What made Dave Brailsford different from previous coaches was his relentless commitment to a strategy that he referred to as “the aggregation of marginal gains,” which was the philosophy of searching for a tiny margin of improvement in everything you do. He looked for small ways to change things for the team and in just 5 years, the Brits were a cycling force to be reckoned with. The British Cycling team dominated the road and track cycling events at the 2008 Olympic Games in Beijing, where they won an astounding 60 percent of the gold medals available. Four years later, when the Olympic Games came to London, the Brits raised the bar as they set nine Olympic records and seven world records.
Making small, almost minute changes add up. This is a great read for anyone looking to make changes in habits that are holding you back. Click here to read more.
Tips for Tipping with Richard Lindsey
Having just returned from a working vacation, I was grateful for Richard's wise words on tipflation!
Richard Lindsey's "Real World" Personal Strategy Note Tipflation: Combating Tipping Pressure "Doing the little things can make a big difference." – Yogi Berra
At your favorite bakery or bistro, you come face-to-face with a digital payment terminal suggesting a minimum tip of 18%. You let out a small sigh, not because you don't want to tip, but because the same thing happened when getting a coffee the day before… and when you had food delivered last week… and when you got a ride to the airport for a work trip a few weeks back.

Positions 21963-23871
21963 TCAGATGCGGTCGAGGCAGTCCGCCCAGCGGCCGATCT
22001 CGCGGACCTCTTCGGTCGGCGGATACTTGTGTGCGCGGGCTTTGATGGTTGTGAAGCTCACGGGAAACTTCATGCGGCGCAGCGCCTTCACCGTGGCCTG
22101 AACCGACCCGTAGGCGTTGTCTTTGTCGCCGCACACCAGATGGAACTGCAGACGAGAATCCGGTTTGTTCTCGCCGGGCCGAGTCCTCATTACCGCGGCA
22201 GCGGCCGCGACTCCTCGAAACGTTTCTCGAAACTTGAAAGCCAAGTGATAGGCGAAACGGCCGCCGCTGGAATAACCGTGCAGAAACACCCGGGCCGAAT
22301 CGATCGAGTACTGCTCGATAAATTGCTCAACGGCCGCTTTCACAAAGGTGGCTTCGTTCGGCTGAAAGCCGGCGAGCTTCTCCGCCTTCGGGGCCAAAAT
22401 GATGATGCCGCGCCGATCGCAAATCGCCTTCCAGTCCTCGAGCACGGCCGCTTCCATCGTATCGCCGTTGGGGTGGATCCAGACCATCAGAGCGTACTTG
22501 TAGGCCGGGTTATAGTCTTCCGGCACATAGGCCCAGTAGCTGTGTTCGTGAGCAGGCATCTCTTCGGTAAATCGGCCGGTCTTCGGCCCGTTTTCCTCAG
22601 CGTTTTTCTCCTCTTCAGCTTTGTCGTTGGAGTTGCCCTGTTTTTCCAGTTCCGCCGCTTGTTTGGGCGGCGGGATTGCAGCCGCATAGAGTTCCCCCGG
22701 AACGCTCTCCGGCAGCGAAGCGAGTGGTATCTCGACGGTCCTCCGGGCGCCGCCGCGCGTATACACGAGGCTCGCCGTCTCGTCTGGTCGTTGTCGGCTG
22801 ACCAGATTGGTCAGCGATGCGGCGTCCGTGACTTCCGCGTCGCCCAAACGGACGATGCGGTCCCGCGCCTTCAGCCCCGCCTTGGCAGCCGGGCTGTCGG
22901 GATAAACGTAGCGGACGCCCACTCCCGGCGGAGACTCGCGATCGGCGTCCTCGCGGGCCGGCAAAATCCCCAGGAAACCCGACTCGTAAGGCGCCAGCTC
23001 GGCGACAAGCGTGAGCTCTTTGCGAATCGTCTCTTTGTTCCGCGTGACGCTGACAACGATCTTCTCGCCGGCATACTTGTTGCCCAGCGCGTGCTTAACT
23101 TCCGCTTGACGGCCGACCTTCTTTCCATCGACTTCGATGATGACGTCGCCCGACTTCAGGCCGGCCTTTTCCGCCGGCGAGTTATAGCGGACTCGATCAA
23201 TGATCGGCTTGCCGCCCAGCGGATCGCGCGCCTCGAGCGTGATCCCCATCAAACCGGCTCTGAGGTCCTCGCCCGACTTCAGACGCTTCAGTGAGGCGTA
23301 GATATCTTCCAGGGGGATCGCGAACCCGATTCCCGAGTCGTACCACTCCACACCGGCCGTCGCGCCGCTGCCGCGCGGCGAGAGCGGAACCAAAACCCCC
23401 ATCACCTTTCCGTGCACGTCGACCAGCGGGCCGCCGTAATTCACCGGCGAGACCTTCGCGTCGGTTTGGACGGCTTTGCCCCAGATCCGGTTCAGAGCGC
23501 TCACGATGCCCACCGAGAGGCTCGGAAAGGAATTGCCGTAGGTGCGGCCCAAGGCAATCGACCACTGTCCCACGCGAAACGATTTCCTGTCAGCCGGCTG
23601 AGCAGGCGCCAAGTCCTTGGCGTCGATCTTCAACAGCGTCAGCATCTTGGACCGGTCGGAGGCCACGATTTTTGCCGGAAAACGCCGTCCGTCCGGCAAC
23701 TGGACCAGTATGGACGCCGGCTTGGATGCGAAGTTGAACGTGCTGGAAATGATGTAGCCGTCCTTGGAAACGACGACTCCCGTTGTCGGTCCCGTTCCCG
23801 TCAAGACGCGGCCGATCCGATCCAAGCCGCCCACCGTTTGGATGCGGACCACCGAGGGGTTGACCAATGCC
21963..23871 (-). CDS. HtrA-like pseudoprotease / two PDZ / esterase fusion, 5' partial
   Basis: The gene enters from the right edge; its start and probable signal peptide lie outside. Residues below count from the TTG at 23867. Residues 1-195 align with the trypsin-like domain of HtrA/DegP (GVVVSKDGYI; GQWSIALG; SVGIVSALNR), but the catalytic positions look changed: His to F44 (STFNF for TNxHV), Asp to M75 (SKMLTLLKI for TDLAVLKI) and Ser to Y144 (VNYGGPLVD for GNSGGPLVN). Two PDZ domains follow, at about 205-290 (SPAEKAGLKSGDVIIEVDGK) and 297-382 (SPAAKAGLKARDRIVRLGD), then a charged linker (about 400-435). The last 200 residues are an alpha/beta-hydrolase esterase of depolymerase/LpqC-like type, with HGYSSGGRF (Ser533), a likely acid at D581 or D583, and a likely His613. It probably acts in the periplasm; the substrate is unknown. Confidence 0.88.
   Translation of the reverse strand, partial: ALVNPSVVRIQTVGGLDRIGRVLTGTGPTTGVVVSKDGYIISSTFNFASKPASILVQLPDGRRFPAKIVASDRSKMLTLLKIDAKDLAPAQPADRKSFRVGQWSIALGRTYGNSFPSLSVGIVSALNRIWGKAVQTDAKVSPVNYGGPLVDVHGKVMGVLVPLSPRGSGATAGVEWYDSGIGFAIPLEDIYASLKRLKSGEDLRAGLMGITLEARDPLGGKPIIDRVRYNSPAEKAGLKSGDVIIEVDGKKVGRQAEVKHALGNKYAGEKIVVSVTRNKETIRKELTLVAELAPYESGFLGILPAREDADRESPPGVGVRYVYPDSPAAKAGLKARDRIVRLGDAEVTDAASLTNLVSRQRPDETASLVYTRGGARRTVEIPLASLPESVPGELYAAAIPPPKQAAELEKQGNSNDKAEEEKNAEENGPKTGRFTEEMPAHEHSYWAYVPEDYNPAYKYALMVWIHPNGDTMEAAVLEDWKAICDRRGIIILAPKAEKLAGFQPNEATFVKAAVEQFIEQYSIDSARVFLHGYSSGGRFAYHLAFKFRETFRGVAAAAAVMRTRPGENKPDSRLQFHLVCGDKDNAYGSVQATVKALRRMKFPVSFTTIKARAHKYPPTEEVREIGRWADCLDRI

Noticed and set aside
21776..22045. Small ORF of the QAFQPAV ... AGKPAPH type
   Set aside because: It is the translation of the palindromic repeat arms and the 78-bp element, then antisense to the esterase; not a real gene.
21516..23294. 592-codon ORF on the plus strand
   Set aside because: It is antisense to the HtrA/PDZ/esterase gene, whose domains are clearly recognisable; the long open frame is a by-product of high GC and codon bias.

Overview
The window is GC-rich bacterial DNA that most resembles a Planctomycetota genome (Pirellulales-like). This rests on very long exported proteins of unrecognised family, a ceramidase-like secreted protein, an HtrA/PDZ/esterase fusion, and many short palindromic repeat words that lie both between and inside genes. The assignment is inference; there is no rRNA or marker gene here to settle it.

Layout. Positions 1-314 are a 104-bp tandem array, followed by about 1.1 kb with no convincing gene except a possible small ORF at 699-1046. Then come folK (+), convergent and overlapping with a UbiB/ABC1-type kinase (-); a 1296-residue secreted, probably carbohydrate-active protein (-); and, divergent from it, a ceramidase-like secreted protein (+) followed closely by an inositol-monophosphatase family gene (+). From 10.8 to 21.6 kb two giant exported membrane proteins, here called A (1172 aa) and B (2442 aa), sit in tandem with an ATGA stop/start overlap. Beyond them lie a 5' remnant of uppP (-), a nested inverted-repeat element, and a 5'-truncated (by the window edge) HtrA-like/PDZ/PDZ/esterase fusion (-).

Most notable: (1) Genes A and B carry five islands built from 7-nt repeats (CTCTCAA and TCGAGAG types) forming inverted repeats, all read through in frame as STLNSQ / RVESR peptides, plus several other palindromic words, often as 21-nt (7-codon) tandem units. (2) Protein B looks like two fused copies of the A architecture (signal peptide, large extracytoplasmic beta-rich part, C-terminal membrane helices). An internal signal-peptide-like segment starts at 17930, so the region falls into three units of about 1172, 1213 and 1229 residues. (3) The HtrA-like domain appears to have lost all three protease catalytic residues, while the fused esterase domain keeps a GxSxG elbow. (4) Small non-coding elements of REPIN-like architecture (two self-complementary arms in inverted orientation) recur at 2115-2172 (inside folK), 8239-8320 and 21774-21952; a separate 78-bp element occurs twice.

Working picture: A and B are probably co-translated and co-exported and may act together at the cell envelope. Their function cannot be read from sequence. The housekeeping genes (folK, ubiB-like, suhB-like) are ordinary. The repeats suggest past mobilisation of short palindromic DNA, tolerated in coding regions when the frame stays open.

Starting to feel a bit overwhelmed by the rising expectations surrounding tips?
It’s understandable why you’d be less than enthused with giving a tip nowadays.
But while tipflation might have brought you to a place of begrudging tipping, it's worth remembering that some workers depend heavily on tips for their livelihood.
The federal minimum wage for tipped workers is still at $2.13 (though some states have higher standards for that). This means restaurant servers who juggle multiple tasks at once rely on tips to make ends meet. These days, the widely accepted amount sits at 20% of the bill.
There are also some jobs like food delivery drivers who are paid a bare minimum and depend on your tips to make the difference and help with operational costs with their vehicle.
Other workers considered to be tipped workers include housekeeping staff in hotels, taxi drivers, entertainers, valets, bartenders, and hairstylists (with some exceptions).
So what about quick counter services that ask for tips starting at 18%, sometimes even going up to a staggering 22%? Where you might have kindly left a $1 or your change in the tip jar before, this new trend might make you feel obligated to tip more than you're comfortable with. Where do you draw the line?